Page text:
IACUC Protocol Submission


Public Health Service Policy on Humane Care and Use of Laboratory Animals (2015)

“It is the Policy of the Public Health Service (PHS) to require institutions to establish and maintain proper measures to ensure the appropriate care and use of all animals involved in research, research training, and biological testing activities...”

“The IACUC shall confirm that the research project will be conducted in accordance with the Animal Welfare Act insofar as it applies to the research project, and that the research project is consistent with the Guide…”

What kinds of activities require an Animal Study Protocol, and who must submit?

Activities at UMD that involve animals in research, training, or testing must be reviewed and approved by the IACUC prior to ordering animals for the purposes of the activity and before beginning any work involving animals. Specifically, Animal Study Protocols must be submitted for the following:

Faculty Research - All animal research activities performed at UMD must be conducted under an IACUC-approved Animal Study Protocol. Most principal investigators (PIs) are faculty (tenured/tenure track or professional track), with a few exceptions.

Student research - Animal research activities carried out by students must also be conducted under an approved IACUC protocol, which must be submitted by their faculty advisor. This includes research performed by graduate or undergraduate students, or students working as part of a research team (e.g., GEMSTONE). In all cases, the faculty advisor must sign off on the research protocol submitted to the IACUC.

If the student will perform animal research at an outside (PHS-assured) institution, the protocol may be submitted to and approved by that institution’s IACUC; however, a copy of the protocol, the protocol approval (if separate from the protocol document), and any external funding information must be submitted to the UMD IACUC. For student research at non-PHS assured institutions/agencies/facilities, see Non-assured Performance Sites, below.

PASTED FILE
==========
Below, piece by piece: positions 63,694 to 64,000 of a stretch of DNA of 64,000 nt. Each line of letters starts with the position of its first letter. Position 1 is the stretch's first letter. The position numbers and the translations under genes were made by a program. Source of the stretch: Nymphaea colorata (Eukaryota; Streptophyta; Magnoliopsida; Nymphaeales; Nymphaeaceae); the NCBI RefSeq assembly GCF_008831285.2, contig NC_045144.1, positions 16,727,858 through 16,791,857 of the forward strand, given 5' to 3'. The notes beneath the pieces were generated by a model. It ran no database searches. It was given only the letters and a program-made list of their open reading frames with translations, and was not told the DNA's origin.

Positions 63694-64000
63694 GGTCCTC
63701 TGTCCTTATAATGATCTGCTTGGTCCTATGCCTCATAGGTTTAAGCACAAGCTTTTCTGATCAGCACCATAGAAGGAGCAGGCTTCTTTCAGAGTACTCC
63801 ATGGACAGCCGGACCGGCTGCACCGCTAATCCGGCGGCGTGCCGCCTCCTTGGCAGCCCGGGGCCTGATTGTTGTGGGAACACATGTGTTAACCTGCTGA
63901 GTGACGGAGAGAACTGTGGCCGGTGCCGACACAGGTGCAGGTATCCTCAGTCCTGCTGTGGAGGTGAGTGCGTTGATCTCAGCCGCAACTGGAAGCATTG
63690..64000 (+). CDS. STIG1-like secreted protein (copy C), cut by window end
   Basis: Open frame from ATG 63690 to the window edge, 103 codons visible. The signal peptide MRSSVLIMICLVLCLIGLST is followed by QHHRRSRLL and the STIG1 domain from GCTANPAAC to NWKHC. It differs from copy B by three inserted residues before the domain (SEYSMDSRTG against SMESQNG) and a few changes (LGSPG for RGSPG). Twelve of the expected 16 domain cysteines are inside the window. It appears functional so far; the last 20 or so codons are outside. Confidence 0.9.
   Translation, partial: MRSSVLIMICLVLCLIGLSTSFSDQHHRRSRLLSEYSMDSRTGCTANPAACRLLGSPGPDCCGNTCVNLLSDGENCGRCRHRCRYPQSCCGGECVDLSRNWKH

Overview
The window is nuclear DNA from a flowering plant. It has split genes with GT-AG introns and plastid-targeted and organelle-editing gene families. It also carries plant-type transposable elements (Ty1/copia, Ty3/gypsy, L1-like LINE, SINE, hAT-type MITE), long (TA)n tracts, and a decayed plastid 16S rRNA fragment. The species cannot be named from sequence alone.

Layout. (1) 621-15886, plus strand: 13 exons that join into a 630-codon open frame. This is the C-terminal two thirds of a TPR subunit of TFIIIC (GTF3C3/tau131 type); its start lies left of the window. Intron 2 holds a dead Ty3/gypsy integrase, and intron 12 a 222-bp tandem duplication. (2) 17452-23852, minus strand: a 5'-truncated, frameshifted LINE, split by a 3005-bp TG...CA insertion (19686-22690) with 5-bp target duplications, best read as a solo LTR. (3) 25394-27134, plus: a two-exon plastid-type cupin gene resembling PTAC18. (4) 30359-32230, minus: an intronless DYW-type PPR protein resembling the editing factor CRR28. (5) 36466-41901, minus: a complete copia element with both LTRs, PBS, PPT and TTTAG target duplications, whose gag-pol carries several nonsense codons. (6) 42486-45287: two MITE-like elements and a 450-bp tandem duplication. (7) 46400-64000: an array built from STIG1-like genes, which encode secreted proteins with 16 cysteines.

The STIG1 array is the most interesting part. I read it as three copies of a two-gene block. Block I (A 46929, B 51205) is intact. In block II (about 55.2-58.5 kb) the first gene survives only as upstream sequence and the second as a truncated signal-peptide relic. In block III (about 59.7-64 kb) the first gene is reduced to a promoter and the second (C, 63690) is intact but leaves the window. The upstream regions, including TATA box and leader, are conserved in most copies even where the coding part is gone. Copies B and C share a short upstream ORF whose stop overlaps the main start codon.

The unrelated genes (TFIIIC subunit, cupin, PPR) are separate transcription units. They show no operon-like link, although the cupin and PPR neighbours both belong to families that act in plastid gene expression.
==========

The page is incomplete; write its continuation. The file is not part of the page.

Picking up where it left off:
Non-assured Performance Sites
Any awardee (faculty member or student) who is planning to perform research funded by the PHS at an outside institution/agency/facility that does not have it’s own PHS assurance must ensure that the outside institution either negotiates its own PHS Assurance or becomes covered in the UMD PHS assurance. This places the un-assured institution under the UMD PHS assurance, and UMD must then treat it the same as all other facilities included in their program (perform semi-annual inspections, include in reports to OLAW, etc.).

Teaching-Courses taught at UMD that involve the use of animals must also be covered under an IACUC-approved protocol, which should be submitted by the faculty member in charge of the course.

Field Studies -An IACUC-approved protocol is required for any study that involves the capture, handling, or other direct manipulation of animals in the wild. If animals will not be handled or manipulated, but only observed, a research protocol may not be required. It is recommended that any PI planning observational-only field studies contact the IACUC office to confirm whether or not they need to submit a protocol.

External Collaborations -PIs participating in external collaborations at PHS-assured institutions, where the animal research has been submitted to and approved by the outside institution’s IACUC, do not need to submit a full protocol to the UMD IACUC. However, the UMD PI must submit a copy of the protocol, the protocol approval (if separate from the protocol), and a copy of any funding proposal in support of the work.

Agricultural Extension Activities –Animal teaching/demonstration activities conducted either with UMD-owned animals or at UMD facilities must be reviewed and approved by the IACUC.



social iconstwitterlinkedinrssYouTube
Division of Research
University of Maryland
College Park, MD 20742-1541
© Copyright 2021 University of Maryland

Did You Know

UMD is ranked among the top ten best values in the nation by Kiplinger's 100 Best Values in Public Colleges.